IS IT UP TO ASEAN COUNTRIES LIKE THAILAND TO TURN THE TIDE ON OUR PLASTIC PROBLEM?

by Lotty Clare

Back in August much of the Asia Pacific region, and the world, was captivated by the death of a baby dugong called Mariam. Washed up on the beach in southwestern Thailand, the ill and orphaned dugong gained the attention of the public, complete with live webcasts, only for her to die a few months later due to plastic poisoning. 

In a stark contrast to the depictions of idyllic white-sanded Thai beaches, this story seems to have captured the hearts of many and has added momentum to the growing anti-plastic movement in Thailand and the Asia Pacific region.

Plastic pollution is a huge problem, and humanity’s plastic production is expected to grow over the coming decades. Plastic is now in the deepest parts of the ocean, in our food, in our bodies, even our water and air. 8 million tonnes of the stuff is estimated to end up in the ocean every single year, an amount set to double by 2030. By 2025, there will be one tonne of plastic for every tonne of fish in our oceans.

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ARTS IN ASIA: A REFLECTION

by Carmina Masoliver

I spent four months in South East Asia; two and a half were spent working in Vietnam, but I also got to go to Thailand, Laos, Singapore, Indonesia and Malaysia. Although it has been the longest time I’ve been away from the UK, it would be impossible and presumptuous for me to generalise the arts in the whole of South East Asia, or even just one country. Instead, this will be a reflection on the things I experienced whilst travelling.Continue Reading

3 TIPS FOR ETHICAL TOURISM

by Eve Lacroix

When travelling to a new place you know to anticipate that things are not the same as at home— and you will discover in which way quickly enough. This could mean hearing a new language, covering your head and shoulders when entering a place of worship, or drinking a different type of coffee. You may learn to point your feet away from the statue of the Buddha, eat with a fork and spoon, greet people with a kiss on the cheek, or even expect incoming traffic on a different side of the road. Keeping in mind all the differing customs helps to properly respect the historical, spiritual and cultural significance of landmarks, locations, or places of faith.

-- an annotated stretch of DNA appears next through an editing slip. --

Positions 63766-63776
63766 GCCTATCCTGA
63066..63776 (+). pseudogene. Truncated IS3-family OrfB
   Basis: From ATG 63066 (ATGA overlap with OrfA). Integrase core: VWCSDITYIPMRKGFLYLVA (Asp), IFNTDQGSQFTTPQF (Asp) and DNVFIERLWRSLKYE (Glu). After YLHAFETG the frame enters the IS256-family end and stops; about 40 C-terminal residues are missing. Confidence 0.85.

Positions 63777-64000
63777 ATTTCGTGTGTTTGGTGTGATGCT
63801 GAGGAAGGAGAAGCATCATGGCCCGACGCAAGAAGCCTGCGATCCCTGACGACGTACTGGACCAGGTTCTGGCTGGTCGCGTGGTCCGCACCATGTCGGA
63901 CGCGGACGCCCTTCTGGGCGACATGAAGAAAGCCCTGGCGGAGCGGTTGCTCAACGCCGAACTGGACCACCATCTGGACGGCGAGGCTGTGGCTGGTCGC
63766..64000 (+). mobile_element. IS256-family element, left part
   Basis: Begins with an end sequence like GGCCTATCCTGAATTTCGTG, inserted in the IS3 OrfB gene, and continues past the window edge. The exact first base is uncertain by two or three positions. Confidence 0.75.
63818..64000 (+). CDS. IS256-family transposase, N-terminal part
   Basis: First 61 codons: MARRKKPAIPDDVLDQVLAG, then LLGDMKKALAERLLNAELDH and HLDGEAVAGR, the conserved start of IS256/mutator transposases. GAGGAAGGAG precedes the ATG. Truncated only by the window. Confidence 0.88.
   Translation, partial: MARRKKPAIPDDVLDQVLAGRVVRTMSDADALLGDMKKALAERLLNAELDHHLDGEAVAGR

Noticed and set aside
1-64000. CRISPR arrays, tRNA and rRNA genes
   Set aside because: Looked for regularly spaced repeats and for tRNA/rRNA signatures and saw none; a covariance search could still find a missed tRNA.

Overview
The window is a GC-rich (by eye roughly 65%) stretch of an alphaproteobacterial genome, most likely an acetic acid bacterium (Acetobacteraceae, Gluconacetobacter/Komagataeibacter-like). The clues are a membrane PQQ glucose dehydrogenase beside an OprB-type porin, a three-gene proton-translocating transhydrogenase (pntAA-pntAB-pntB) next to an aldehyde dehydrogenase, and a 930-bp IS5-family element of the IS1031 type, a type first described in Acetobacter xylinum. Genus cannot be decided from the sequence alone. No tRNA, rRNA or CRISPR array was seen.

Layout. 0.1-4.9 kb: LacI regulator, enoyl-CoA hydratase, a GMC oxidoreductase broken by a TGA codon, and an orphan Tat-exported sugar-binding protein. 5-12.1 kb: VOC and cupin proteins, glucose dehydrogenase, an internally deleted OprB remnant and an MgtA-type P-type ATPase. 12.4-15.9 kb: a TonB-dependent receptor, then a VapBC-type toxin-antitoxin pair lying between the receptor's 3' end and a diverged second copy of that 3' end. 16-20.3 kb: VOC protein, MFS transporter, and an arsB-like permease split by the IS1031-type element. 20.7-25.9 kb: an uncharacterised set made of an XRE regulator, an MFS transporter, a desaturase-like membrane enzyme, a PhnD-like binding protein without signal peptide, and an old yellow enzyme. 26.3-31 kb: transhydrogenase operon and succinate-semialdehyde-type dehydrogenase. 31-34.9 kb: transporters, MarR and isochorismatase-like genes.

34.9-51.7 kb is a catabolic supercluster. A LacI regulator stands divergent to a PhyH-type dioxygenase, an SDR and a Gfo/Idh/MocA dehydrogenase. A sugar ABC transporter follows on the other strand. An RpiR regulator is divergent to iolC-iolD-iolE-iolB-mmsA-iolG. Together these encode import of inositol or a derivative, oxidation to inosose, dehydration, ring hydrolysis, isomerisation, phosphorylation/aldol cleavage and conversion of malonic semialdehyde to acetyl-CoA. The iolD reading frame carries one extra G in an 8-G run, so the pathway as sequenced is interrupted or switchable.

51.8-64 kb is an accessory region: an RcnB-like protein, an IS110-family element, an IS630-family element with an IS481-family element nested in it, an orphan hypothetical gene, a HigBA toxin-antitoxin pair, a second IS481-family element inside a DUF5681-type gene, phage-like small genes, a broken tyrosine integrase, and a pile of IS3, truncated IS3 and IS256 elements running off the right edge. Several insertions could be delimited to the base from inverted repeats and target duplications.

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ASEAN NATIONS CONTINUE TO BE SILENT ON THE ROHINGYA CRISIS

by Faizal Nor Izham

The recent Rohingya crisis in South East Asia is nothing new — clashes between the ethnic Rakhine Buddhists and Rohingya Muslims in northern Rakhine State, Myanmar, have been ongoing since 2012 through a series of riots. By October of that year, Muslims of all ethnicities had begun to be targeted.

The riots were supposedly triggered by widespread fears among Buddhist Rakhines that they would soon become a minority in their own ancestral state. Riots sparked after weeks of sectarian disputes, which included a gang-rape and murder of a Rakhine woman by Rohingyas and the killing of ten Burmese Muslims by Rakhines.

It is the refusal from fellow South East Asian nations to
take in tens of thousands of Rohingya refugees which
has been the main source of recent controversy.

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